Robo-Advice is automated portfolio management with minimal human interaction. As the video points out, the growing popularity of robo advisors have made them one of the biggest developments in investing in recent years: they’re easy, simple and cost effective, which makes them especially appealing to younger investors.
In the 4-minute video, host Robin Powell interviews a robo-skeptic: Neil Bage of UK-based Suitable Strategies. He says investing involves a lot more than just filling out questionnaires and doing math and is concerned that if the human advice element is not present, investors may suffer if they miss out on the “seeing the whites of the eyes” type of face-to-face conversations about risk and risk tolerance.
(Mind you, American robo services are more likely NOT to have a human advice component; most robo services in Canada tend to offer at least some human interaction to complement the automated online component.) Continue Reading…
Note the paragraph about the the roadblocks put in the way of two strategies involving life insurance, often used by business owners. You can find more detail about this in yesterday’s Hub guest blog by Robert Kepes: Budget closes two life insurance planning strategies.
Little good news for the wealthy
In today’s Financial Post, CIBC Wealth’s Jamie Golombek also provides a fine overview of the Budget’s impact on the wealthy.
The March 22, 2016 federal budget closed two tax-planning strategies that involved the use of life insurance and private companies. Here is the first one:
Capital Dividend Account (CDA) Planning
The death benefit from an exempt life insurance policy is tax-free, and the same principle holds true if a private company is the beneficiary of the policy. The life insurance proceeds are added to the CDA of the private company when they can later be paid as a tax-free capital dividend to the shareholder. However, if the company is both the owner and beneficiary of the policy, then the amount that goes into the CDA is only the amount in excess of the adjusted cost base (ACB) of the policy.
For example, if the death benefit is $1 million and the ACB is $100,000, then only $900,000 is available for the CDA. Only $900,000 can be paid out tax-free, while the other $100,000 would be paid as a taxable dividend to the shareholder.
It follows that if the policy owner is not also the corporate beneficiary, then there is no reduction to the beneficiary’s CDA. A common planning strategy was to have ownership of the life policy in a parent holding company with the subsidiary company the beneficiary. This was done especially if the subsidiary was operating an active business and the owner did not want the policy to be an asset of the business that could be attacked by creditors.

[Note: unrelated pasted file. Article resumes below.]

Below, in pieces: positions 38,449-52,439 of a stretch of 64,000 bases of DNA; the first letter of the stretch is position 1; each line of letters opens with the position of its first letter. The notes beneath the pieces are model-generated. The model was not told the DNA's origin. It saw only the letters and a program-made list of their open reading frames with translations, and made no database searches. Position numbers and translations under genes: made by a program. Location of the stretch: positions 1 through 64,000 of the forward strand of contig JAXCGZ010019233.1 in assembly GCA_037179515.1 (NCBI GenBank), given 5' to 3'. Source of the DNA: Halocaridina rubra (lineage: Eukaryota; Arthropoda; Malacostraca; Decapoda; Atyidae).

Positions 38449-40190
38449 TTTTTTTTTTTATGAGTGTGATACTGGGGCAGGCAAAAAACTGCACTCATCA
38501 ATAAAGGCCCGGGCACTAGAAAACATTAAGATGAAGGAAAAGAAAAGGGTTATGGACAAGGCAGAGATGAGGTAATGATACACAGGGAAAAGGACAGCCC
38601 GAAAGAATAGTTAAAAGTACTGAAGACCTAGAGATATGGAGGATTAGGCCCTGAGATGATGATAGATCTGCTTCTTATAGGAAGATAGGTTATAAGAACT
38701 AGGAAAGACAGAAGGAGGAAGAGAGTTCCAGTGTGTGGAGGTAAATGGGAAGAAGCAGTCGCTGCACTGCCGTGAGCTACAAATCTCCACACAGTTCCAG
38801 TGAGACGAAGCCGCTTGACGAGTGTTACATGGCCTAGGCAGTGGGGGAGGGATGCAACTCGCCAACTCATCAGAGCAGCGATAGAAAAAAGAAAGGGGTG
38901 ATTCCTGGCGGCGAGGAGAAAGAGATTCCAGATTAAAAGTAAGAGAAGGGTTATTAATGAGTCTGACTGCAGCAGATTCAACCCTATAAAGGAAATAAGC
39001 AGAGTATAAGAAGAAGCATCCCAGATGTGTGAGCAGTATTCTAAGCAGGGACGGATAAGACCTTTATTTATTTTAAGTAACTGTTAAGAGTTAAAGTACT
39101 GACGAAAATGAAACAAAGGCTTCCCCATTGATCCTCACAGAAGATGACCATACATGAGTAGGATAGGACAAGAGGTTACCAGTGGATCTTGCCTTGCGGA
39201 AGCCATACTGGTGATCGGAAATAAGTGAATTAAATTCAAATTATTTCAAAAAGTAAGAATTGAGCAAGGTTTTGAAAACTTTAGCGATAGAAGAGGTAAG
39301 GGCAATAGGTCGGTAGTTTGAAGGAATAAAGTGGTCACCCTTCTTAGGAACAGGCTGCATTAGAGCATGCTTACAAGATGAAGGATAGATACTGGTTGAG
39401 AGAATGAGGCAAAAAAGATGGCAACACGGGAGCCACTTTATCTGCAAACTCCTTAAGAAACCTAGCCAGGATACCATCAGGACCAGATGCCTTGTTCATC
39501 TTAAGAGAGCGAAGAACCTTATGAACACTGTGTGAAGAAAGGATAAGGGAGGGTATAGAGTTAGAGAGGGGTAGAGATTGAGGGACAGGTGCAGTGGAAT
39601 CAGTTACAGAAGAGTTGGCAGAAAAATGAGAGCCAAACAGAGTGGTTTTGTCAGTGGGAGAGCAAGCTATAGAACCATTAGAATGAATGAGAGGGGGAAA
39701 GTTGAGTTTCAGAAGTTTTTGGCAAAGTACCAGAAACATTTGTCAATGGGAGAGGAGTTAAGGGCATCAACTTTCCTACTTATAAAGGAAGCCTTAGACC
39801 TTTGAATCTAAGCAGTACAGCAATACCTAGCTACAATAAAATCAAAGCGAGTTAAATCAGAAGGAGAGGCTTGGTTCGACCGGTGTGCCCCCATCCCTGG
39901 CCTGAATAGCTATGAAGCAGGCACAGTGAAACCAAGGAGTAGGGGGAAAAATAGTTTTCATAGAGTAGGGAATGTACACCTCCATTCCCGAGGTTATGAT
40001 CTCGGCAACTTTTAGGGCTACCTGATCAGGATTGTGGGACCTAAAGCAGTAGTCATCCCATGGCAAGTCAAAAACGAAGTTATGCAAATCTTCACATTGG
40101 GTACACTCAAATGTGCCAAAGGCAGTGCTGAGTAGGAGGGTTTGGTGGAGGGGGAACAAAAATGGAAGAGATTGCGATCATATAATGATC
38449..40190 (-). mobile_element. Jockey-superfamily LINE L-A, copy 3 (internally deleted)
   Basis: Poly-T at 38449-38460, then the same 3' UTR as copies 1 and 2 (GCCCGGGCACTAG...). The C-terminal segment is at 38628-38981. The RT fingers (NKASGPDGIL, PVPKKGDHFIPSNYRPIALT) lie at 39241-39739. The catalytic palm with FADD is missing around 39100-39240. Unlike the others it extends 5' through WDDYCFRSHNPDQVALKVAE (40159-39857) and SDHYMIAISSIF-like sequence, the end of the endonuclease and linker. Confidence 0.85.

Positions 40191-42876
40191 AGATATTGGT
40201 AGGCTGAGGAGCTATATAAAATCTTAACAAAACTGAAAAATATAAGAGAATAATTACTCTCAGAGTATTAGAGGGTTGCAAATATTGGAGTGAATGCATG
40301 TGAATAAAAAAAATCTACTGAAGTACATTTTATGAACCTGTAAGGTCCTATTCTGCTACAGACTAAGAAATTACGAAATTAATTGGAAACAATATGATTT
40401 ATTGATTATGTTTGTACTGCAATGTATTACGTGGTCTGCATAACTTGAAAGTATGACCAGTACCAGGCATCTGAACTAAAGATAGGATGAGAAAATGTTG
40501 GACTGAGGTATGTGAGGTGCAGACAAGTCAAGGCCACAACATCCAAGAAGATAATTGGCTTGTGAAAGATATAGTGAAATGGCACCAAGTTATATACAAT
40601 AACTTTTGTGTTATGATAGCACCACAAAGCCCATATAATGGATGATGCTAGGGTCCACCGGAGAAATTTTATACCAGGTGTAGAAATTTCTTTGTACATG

Upon the death of the insured, the full death benefit of $1 million would go into the subsidiary’s CDA and be available to be paid out tax-free. Continue Reading…
As I confess at the outset, my bias is to what I often state in my book, Findependence Day: the foundation of financial independence is a paid-for home. Since Findependence is also a prerequisite to Retirement, to me it follows that seniors still weighed down by credit-card debt or even mortgage debt would be better off working at least part-time and use the proceeds to take down their debt to zero. After that, they can live rent-free and the pressure will be off to make the monthly nut (although of course property taxes and condo maintenance fees may remain for some.)
Payday loans an ominous sign for seniors
Check the reader comments at the end of the FP piece and it appears at least some seniors agree with me. Continue Reading…
My low expectations for Budget2016 apparently weren’t low enough, with a sea of red ink projected as far as the eye can see. Spending, spending everywhere. Not that we should be surprised: the die was cast with the election, this is merely the other shoe dropping.
In this article by Garry Marr, the Financial Post aptly describes it as a “Soak the Rich” Budget. It quotes CIBC Wealth’s Jamie Golombek to the effect “the government is taking away some key tax planning vehicles that allow the wealthy to rebalance their portfolios without incurring a deemed disposition, meaning they will face immediate tax consequences.” As of October 1st, there will no longer be tax-free switches for those in corporate class mutual funds.
And the return of a 15% federal tax credit for Labor-Sponsored Investment Funds is hardly any consolation!
As expected, income splitting for couples with kids under 18 will be eliminated but fortunately, pension splitting remains intact. (sigh of relief!)
Capital gains tax inclusion rate still at 50%
As for the rumoured sweeping changes to capital gains taxes, you’ll need to dig into the supplementary budget documents that are aimed at measures for those in the new 33% tax bracket. We will update this paragraph as it becomes more clear but based on this report today by Advisor.ca, the capital gains inclusion rate remains at 50% and won’t rise to the feared 67 or even 75%.
GIS sweetened for low-income seniors and couples living apart